Usefulness of a Shoulder Vise
Years ago, I made a simpler version of the Frank Klausz Euro-style cabinetmaker's bench (I ditched the tool trough) as per the plans from the book, and it had a shoulder vice. When I eventually upgraded away from that old bench in favor of a new one that did not have the shoulder vice, I actually missed it.
It's great if you're using a lot of hand tools. If you're using a hand plane, the shoulder on that shoulder vice gives you a very positive stop for the stock and the screw vice holds the wood quite securely. If you don't do a lot of hand planing or scraping, then you should be able to get away with a traditional woodworker's vice positioned towards the end of the bench.
Interestingly, it also was a great place to drill down into the board. The shoulder design with the screw overhang gave me a very good support on the back/sides of a piece with a generous open space that allowed me to drill through-holes without jeopardizing the benchtop.
From contributor D:
I love my tool tray and my shoulder vise. I apprenticed with a fellow who had no formal workbench and when I finished with him, I built my bench essentially straight from "The Workbench Book." I don't know how my mentor ever made any money making furniture without a real bench, but I won't give up mine. I did modify the bench somewhat. I added 1 foot to the overall length of the bench and substituted a veritas twin screw end vise for a tail vise. I also went with round dog holes instead of square. I placed a row of holes 6 inches in from each edge, but I would place them closer now, after several years of use. The shoulder vise is very useful. I clamp all sorts of things in it and I don't think I would trade it out for a face vise. Just keep the thing screwed in when not in use.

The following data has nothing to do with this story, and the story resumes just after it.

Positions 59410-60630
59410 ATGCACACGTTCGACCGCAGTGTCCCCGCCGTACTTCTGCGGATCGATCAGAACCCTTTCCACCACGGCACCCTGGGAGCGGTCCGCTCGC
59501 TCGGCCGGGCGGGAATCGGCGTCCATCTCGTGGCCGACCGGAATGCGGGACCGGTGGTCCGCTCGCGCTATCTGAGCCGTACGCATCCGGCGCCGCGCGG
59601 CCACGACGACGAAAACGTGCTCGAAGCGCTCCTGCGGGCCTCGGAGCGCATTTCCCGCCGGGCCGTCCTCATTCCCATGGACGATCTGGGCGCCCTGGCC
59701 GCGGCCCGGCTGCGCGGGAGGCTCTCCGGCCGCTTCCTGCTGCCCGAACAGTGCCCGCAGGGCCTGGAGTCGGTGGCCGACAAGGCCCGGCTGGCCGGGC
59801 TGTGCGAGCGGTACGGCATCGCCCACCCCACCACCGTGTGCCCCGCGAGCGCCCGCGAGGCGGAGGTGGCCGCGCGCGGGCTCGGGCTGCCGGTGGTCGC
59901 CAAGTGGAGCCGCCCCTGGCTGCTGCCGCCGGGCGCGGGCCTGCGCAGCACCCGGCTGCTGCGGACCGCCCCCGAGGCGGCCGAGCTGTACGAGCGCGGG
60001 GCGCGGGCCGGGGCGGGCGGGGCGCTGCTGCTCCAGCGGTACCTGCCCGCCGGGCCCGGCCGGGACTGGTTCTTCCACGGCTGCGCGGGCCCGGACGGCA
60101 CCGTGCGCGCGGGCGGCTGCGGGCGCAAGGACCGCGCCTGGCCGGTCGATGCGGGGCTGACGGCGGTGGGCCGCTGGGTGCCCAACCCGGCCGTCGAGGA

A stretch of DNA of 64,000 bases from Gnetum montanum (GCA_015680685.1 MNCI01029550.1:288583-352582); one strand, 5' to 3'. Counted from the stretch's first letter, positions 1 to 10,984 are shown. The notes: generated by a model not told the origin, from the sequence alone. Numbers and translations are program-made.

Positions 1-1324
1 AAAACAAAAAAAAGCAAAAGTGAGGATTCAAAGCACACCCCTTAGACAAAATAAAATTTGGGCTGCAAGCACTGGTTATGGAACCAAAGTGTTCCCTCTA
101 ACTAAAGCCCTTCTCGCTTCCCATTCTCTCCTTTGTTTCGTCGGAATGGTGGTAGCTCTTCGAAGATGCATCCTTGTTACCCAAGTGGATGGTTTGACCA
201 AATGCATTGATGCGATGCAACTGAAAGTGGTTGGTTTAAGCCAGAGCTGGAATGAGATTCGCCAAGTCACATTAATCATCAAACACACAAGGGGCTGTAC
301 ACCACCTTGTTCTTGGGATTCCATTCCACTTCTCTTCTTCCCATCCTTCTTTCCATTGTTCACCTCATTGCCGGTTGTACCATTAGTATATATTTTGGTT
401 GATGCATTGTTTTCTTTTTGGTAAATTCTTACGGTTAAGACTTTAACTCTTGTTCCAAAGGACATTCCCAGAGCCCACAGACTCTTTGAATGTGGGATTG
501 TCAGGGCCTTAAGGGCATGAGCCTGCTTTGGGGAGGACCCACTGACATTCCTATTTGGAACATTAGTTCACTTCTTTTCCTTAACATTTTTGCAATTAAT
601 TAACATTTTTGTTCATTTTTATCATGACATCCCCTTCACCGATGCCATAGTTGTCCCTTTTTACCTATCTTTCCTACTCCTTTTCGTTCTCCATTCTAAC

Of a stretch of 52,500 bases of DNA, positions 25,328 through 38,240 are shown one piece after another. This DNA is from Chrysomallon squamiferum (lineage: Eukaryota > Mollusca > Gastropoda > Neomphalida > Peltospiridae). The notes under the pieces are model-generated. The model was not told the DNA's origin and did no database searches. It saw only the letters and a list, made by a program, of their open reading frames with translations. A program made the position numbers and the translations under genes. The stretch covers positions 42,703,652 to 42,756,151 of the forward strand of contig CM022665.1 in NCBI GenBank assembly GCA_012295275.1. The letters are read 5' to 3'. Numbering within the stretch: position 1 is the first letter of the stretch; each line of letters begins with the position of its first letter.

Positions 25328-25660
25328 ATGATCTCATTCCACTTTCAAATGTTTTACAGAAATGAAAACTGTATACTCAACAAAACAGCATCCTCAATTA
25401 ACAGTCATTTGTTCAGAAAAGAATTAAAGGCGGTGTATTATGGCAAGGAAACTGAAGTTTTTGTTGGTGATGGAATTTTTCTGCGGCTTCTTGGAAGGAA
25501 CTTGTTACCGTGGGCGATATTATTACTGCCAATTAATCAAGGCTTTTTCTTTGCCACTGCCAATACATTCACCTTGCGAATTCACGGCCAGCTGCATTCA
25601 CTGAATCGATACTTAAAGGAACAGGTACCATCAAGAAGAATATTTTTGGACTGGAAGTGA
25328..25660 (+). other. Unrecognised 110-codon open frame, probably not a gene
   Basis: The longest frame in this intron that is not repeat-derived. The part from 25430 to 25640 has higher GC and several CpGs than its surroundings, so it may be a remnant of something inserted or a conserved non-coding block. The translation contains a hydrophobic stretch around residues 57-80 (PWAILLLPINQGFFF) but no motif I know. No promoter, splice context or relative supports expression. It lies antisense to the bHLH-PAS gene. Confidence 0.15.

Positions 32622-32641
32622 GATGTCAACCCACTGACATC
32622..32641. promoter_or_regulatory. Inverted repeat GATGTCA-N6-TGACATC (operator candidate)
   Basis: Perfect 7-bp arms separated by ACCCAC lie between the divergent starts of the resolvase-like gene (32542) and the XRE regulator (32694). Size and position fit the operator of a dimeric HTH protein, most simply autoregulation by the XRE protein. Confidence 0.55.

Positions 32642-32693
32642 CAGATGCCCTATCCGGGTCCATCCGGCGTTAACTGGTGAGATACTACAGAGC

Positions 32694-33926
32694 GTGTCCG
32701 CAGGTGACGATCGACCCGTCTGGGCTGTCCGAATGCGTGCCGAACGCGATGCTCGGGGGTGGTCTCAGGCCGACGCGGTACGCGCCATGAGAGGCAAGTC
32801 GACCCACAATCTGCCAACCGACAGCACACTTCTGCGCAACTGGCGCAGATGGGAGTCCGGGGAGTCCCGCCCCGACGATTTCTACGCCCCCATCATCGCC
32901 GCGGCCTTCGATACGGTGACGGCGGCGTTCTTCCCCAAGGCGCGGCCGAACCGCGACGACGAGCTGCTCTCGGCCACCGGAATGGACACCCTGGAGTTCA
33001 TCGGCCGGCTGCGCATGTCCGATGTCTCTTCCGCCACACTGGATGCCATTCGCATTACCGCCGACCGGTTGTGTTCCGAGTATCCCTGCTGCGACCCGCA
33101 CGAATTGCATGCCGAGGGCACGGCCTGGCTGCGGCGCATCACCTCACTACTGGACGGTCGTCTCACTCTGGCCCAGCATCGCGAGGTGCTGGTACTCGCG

From contributor A:
I built a Klausz style bench with tool tray, tail vise, and a standard face vise. Love/hate relationship with the tool tray. I do a lot of hand tool work and really like the tail vise and soon made modifications to install a shoulder vise. It only takes me a couple of minutes to switch between face and shoulder. Use the shoulder vise 99% of the time.
Shoulder vise advantages:
It's not so good at holding narrow boards horizontally. (Use the tail vise for this).
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